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Bench Talk for Design Engineers

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Bench Talk for Design Engineers | The Official Blog of Mouser Electronics

Mouser’s STEAMy Summer: Part 3 Mike Parks

The dog days of summer are almost over for those of us here in the northern hemisphere. But while this fun, carefree season was here, the sun shined most days and with it came potentially harmful ultraviolet (UV) radiation. In this final article of the series, we will construct our circuit and program the Arduino MKR1000 to perform the functions we established previously. Also, be sure to read the second blog in this series to better understand the science behind safe fun in the sun.

For a quick refresher, these are the top-level requirements for your UV monitor and alert project. Your device should:

  • Detect UV radiation exposure levels continually.
  • Determine if an exposure has exceeded a pre-specified limit.
  • Trigger a fun and whimsical alert, if the exposure limit is exceeded.
  • Be able to reset the exposure count.
  • Be battery operated.
  • Send exposure data to the cloud for future analysis (Note that this step is useful to teach kids how to read charts and graphs.)

In short, the goal for this project is to build a device that monitors our exposure to the sun and let’s us know when we should either take a break indoors or slap on some more sunscreen. Here is the bill of materials (BOM) in a pre-built shopping cart, if you missed it in the previous blog. With that said, let’s get started!

Assembling the Hardware

You may recall from part 2 of this series that we will use the Silicon Labs Si1145 sensor to monitor our sun exposure. We will communicate the sensor’s data via an I2C serial interface to an Arduino MKR1000 embedded development platform. The MKR1000 will handle data processing and communications to a cloud database to store all data for later analysis. The MKR1000 can also conveniently receive power using a lithium polymer (Li-Po) battery, which will allow us to take our device outdoors while we enjoy the sunshine.

Here is a quick synopsis of the steps you and your young, aspiring engineer will take to build this circuit (The hardware schematic in Figure 1 and circuit diagram in Figure 2 also provide visual illustrations.):


  1. Place the MKR1000 on the edge of the breadboard and ensure that the micro USB port is hanging off the end. To indicate the only pin on the MKR1000, use a white stripe, as this is the ground pin.
  2. Place the Si1145 UV sensor (with the header pins) on the same side of the breadboard as the ground pin on the MKR1000.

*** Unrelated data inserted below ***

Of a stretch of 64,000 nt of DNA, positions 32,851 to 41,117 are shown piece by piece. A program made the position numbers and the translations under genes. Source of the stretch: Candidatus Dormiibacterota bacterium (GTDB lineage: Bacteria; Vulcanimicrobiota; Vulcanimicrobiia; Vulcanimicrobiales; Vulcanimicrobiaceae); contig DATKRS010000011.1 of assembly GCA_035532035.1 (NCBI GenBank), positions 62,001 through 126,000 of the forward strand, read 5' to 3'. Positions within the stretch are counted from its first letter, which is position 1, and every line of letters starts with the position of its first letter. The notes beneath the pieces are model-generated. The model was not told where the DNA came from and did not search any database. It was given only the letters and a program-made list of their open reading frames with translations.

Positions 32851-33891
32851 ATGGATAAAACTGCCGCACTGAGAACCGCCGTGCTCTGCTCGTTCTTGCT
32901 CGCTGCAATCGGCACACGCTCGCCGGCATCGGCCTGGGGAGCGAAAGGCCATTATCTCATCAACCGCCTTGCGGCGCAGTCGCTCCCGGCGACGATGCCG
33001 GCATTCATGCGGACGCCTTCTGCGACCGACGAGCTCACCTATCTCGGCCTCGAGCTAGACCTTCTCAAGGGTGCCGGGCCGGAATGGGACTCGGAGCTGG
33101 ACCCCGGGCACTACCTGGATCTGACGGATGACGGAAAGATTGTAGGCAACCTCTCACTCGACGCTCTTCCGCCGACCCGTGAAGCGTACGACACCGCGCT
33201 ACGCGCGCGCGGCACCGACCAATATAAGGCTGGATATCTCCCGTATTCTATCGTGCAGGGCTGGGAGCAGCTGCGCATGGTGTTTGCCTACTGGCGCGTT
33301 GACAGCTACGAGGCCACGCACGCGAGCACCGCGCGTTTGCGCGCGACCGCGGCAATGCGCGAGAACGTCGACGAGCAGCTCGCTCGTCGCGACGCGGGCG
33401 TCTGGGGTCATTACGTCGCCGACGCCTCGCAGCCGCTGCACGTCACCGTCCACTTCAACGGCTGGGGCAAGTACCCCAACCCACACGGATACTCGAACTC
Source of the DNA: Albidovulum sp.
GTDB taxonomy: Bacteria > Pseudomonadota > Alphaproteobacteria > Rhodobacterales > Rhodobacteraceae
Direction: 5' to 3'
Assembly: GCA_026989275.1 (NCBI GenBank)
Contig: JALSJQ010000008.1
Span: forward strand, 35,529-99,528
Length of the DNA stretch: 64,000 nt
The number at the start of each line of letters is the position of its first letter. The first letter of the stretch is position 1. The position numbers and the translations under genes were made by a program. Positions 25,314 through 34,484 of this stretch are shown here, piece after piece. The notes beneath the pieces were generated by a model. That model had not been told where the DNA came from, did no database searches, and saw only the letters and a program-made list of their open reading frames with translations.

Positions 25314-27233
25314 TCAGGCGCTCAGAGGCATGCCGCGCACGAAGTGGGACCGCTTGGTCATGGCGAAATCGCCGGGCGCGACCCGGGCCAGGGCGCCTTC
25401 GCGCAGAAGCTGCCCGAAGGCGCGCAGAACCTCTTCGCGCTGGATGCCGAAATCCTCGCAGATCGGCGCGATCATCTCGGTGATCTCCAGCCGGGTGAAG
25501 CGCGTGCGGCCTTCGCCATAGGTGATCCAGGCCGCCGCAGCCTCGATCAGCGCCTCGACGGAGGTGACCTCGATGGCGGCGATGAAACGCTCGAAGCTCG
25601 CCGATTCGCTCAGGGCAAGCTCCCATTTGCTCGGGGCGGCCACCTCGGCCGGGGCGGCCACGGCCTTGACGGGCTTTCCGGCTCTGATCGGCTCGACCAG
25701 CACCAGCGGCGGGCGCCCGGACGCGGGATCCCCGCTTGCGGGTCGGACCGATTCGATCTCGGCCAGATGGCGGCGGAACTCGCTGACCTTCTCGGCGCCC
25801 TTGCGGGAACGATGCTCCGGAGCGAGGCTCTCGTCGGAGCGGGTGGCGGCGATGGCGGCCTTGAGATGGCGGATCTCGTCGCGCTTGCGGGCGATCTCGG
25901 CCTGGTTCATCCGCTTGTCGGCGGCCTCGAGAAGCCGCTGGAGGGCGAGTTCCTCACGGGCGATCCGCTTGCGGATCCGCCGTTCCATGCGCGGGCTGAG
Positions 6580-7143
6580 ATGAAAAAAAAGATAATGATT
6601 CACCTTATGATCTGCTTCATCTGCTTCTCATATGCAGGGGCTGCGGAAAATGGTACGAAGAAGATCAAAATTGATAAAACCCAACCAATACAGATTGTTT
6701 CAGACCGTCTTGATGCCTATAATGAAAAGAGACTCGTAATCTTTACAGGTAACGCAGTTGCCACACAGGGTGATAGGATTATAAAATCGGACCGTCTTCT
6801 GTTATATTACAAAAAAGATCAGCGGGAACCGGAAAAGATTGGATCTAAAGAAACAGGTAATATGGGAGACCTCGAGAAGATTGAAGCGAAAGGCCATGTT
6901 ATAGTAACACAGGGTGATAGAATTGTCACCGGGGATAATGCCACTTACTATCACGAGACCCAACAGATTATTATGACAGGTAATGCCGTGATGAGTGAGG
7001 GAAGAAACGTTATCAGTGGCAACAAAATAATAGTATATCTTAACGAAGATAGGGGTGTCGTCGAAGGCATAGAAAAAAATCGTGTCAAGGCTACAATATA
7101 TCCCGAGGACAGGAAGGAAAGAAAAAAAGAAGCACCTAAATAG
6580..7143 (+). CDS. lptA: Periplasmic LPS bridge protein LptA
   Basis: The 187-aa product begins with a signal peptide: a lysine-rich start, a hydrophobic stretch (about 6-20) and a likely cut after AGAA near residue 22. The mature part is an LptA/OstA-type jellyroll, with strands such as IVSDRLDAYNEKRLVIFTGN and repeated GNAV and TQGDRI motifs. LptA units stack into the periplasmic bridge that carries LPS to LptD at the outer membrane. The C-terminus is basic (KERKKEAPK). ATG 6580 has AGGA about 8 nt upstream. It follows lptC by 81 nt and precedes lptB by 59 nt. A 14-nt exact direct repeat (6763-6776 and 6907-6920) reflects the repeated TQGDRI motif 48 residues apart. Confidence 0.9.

3. Wire the ground pin of the MKR1000 and the ground pin of the Si1145 UV sensor to the ground (blue) rail of the breadboard.
  4. Connect the Vcc pin of the MKR1000 and the Vin pin of the Si1145 UV sensor to the power (red) rail of the breadboard.
  5. Connect the I2C ports of the microcontroller and the sensor together. Wire the D12 (SCL) pin to the SCL pin on the Si1145 UV sensor. This is the shared clock signal. Then, wire the D11 (SDA) pin to the SDA pin on the Si1145 UV sensor. This is the shared data bus between the two devices.
  6. Test the connections established up to this point just to ensure that you have wired everything correctly. To do this, go to Mouser’s GitHub site and upload the Arduino STEAMYSummer2018_MRK1000.ino file and the Wifi_Info.h file. Once you have successfully loaded the code, fire up the serial monitor for the Arduino Integrated Development Environment (IDE) and ensure that you are getting visible, infrared (IR), and UV sensor readings. If you are not seeing a green light-emitting diode (LED) on the MKR1000 or are getting the error message “Cannot find the Si1145” in the serial monitor, be sure to check the wiring diagram again (Figure 2).

Figure 1: This hardware schematic illustrates the pin setups. (Source: Author)


Figure 2: This circuit diagram illustrates the breadboard layout. (Source: Author)


With the first part of the hardware setup complete, let’s turn our attention to the user interface components. Recall that for the alert, we will use a piezoelectric buzzer that is sure to grab the attention of whomever is nearby. Specifically, the buzzer of choice is TDK Corporation’s PS1240P02BT because of its 3V operation. We will also add a resistor and transistor to help power the buzzer and ensure that it drives enough current to make the buzz noticeable. Current from the general-purpose input/output (GPIO) pins is limited to 7mA. The microcontroller’s GPIO pin (“D6” pin) should turn on the transistor and allow you to:


  1. Place the NPN transistor on the breadboard.
  2. Connect the red wire of the buzzer to the power (red) rail.
  3. Connect the black wire to the collector pin of the transistor.
  4. Place a 1kΩ on the breadboard to connect one lead to the base of the NPN transistor and then connect a wire from the other resistor lead to the MKR1000’s D6 pin.
  5. Wire the emitter pin of the NPN transistor to the ground (blue) rail of the breadboard.


Recall that we need a way to reset the device once an alert is triggered. To accomplish this requirement, we selected a normally open (NO) momentary pushbutton. A 10kΩ pull-down resistor will be used to ground the button that is wired to the microcontroller GPIO pin to prevent any floating input. Let’s wire those in now (Figure 3):


  1. Wire up the pushbutton next, hooking one side of the button up the power (red) rail.
  2. Connect one terminal of the 10kΩ resistor to the other side of the button.
  3. Connect the remaining terminal of the resistor to ground.
  4. Connect the MKR1000 D7 pin to the junction of the resistor and pushbutton.

Figure 3: This printed circuit board (PCB) image illustrates the layout. (Source: Author)


The resistor serves as a pull-down resistor, ensuring that the GPIO pin on the MKR1000 always sees a clean ground state when the button is not being depressed. Without the resistor, the pin is susceptible to noise that may result in the microcontroller incorrectly detecting a button press.


Using the Software


Mouser’s open libraries for this project contain the following tools, resources, and functions:


#include <Wire.h>

Provides the code necessary for use of the I2C serial communications protocol.


#include "Adafruit_SI1145.h"

Gives an easy to use set of functions for interacting with the ambient light sensor.


#include <WiFi101.h>

#include <WiFiSSLClient.h>